hi, i'm veronica wasser and i help shopify sellers to set up, organize and streamline their financial systems, whether you're looking for diy done with you or done for your financials. in this video, i am toking about the biggest shopify to quickbooks integration mistakes and how to avoid them. [Music]. so you're a shopify seller and business is booming, and now you have to deal with the bookkeeping. so you get quickbooks online and look for an integration in the shopify app store and you pick something at random and suddenly your books are a huge mess. let's go over the biggest mistakes that shopify sellers make when integrating shopify and quickbooks online. number one: free and cheap- must be good. let's be clear: you always get what you pay for. never make a purchase decision based on the fact that a product is free or cheap. for example, one sas is currently free, at least as of the time that i'm doing this video. now. is that too good to be true? well, one sas was acquired by intuit corporation and they're currently giving away the software for free for marketing purposes, but at some point they'll start charging for it. so why build your financial systems around something that is free when you may not be able to afford it later? another popular choice is the bold app. it starts as free and is fairly low priced, and there are other apps that are free or cheap, but, as i mentioned later in the video, you'll get what you pay for, and for most of these apps you'll get the dreaded data dump. more on that later. number two: integration equals automation. yes, we live in modern times and artificial intelligence is taking over, or that's what the marketers would like you to think, but as of the time that i'm recording this video, we are far from fully automating bookkeeping tasks, especially when it comes to shopify. bookkeeping integration will certainly save you time and it will reduce manual tasks, but it does not eliminate doing your bookkeeping. there are many tasks that either you or a qualified bookkeeping professional need to perform on a regular basis in order to ensure that your books tell an accurate story of what's going on with your profits. number three: all apps are the same. shopify to quickbooks- online integration apps are absolutely not the same. most apps will send detailed transactions to quickbooks online and attempt to manage inventory items in quickbooks. consider also whether an app has a good integration with quickbooks will allow you to customize the account mapping. if you can't customize your account mapping, then you have no control over how the transactions are sent to quickbooks. also consider: does the app have a good tik support team or are you on your own when it comes to troubleshooting? number four: the dreaded data dump. no, as i just mentioned, most apps will send detailed transactions to quickbooks online, causing a giant data dump, cluttering up your data, slowing down your quickbooks and making it nearly impossible to reconcile amounts sold to the amounts received from payment processors. the problem is that most app developers are not accountants and they don't understand that the data that dumps into quickbooks has to be reconciled for accounting and bookkeeping purposes. as a best practike, you should only use integration apps that send summarized transactions to quickbooks online: a2x, my favorite shopify to quickbooks online integration app. so how do you avoid making these integration mistakes? use a2x. it is my favorite app for integrating shopify and quickbooks. the reason why it's my favorite app and why i highly recommend it is because a2x sends summarized transactions to quickbooks. that's just one summary entry per day instead of hundreds of sales receipts cluttering up your books. they also make it easy to reconcile to amounts received from payment processors and a2x has a great support team, and they even have accountants on staff who understand how the data should flow to quickbooks online correctly. a2x gives you an unlimited free trial and also has pricing based on volume of sales, as well as sales channels. i just shared with you the biggest shopify to quickbooks online integration mistakes and how to avoid them. let me know in the comments if you made any of these mistakes and how it turned out. i'm veronica wasik, with five minute bookkeeping. are you ready to work with an experienced and reliable shopify accounting pro? check the description below to learn more about my services and how we might work together. if this content is helping you, then subscribe to my channel, ring the bell and give me a thumbs up, and check the description for all of my free resources, including my free shopify bookkeeping blueprint and the link to join my facebook community, and let me know in the comments if there are any other topics you'd like me to cover in the future. i'm here to help you. i'll see you next time.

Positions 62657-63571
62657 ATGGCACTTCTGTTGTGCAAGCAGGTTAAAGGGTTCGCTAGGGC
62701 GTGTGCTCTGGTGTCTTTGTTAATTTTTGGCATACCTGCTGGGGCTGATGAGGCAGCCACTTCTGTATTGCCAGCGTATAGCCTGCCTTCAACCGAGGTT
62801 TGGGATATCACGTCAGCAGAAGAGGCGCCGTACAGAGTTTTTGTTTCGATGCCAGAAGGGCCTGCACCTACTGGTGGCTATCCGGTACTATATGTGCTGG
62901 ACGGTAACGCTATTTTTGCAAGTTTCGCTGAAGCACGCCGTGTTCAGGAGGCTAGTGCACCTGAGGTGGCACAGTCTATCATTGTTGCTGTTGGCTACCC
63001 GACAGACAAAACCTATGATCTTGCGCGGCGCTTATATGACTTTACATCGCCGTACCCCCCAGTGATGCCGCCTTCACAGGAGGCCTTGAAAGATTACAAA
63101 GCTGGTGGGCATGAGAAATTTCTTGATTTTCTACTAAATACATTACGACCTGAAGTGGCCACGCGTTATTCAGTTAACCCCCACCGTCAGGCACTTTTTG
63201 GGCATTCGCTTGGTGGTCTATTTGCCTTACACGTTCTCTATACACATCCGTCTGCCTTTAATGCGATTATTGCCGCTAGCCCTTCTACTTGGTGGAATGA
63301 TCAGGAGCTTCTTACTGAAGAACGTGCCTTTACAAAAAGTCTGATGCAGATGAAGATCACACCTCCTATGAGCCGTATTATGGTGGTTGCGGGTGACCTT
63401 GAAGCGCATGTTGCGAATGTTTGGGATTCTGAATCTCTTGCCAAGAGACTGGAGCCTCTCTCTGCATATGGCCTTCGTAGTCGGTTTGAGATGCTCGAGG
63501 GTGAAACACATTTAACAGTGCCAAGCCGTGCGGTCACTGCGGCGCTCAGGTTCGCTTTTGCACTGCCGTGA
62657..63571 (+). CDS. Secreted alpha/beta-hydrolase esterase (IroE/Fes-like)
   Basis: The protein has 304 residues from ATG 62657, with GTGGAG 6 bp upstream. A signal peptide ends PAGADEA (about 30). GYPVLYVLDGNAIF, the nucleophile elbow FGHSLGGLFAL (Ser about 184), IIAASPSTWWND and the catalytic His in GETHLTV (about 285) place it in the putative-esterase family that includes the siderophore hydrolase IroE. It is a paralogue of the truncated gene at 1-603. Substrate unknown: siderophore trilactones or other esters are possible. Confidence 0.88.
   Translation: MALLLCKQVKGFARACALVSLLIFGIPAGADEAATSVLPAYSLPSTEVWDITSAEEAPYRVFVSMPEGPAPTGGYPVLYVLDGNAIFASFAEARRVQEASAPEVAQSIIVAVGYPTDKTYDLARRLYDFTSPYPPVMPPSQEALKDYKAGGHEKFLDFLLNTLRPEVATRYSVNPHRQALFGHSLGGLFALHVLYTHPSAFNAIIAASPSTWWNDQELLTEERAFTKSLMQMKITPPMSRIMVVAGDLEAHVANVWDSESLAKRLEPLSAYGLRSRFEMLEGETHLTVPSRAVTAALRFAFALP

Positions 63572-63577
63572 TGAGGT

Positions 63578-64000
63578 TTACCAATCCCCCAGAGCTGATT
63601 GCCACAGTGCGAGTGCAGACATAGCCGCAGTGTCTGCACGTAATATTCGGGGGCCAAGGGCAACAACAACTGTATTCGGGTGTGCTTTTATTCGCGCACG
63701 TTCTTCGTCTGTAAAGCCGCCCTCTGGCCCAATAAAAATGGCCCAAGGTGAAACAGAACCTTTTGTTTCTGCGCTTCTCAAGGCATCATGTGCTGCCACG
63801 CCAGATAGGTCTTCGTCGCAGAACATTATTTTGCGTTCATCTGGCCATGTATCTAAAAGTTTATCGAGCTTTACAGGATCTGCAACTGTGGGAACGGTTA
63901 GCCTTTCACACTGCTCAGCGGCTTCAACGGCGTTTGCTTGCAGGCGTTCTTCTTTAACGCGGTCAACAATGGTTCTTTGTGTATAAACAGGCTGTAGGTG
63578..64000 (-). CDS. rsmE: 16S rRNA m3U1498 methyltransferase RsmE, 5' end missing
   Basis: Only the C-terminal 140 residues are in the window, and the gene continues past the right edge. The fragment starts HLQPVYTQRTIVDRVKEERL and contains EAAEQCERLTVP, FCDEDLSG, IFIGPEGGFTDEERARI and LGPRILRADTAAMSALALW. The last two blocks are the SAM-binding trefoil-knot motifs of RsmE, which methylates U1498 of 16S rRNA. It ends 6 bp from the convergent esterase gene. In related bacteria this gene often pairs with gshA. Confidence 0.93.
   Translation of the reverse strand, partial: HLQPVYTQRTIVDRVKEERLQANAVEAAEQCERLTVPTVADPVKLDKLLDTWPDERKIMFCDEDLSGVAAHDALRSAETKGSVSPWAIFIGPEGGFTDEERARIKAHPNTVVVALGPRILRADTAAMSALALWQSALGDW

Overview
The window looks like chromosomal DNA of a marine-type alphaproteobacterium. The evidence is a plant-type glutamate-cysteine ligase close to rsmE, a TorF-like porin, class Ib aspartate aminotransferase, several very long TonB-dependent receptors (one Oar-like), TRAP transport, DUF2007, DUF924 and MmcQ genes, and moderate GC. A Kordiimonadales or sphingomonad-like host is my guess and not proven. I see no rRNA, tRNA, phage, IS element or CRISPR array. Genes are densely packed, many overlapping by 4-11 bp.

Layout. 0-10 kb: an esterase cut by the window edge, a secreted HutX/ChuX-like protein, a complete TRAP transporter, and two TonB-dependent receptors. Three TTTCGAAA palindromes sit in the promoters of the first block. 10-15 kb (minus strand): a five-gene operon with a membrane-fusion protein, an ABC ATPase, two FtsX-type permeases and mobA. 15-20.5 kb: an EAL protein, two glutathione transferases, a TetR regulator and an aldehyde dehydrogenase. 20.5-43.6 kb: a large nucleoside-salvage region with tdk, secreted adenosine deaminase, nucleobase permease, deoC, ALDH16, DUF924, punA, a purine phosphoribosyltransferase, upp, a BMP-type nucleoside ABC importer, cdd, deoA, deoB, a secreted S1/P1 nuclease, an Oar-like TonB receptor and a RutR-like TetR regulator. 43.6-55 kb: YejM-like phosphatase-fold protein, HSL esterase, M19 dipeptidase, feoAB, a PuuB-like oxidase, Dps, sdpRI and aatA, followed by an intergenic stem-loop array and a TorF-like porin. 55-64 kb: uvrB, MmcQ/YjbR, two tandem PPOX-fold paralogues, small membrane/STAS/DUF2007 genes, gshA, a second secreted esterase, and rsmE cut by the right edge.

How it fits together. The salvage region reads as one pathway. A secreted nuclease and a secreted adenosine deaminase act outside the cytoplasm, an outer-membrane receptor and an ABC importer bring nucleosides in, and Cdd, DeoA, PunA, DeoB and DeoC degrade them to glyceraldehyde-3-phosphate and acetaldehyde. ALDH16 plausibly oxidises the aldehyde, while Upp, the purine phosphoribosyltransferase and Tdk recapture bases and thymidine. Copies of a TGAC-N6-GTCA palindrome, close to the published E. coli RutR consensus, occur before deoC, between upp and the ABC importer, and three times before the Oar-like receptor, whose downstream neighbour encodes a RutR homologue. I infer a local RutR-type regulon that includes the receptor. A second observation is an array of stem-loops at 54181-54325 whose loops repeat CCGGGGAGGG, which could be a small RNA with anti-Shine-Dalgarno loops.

What Shopify sellers should know before integrating Shopify and QuickBooks Online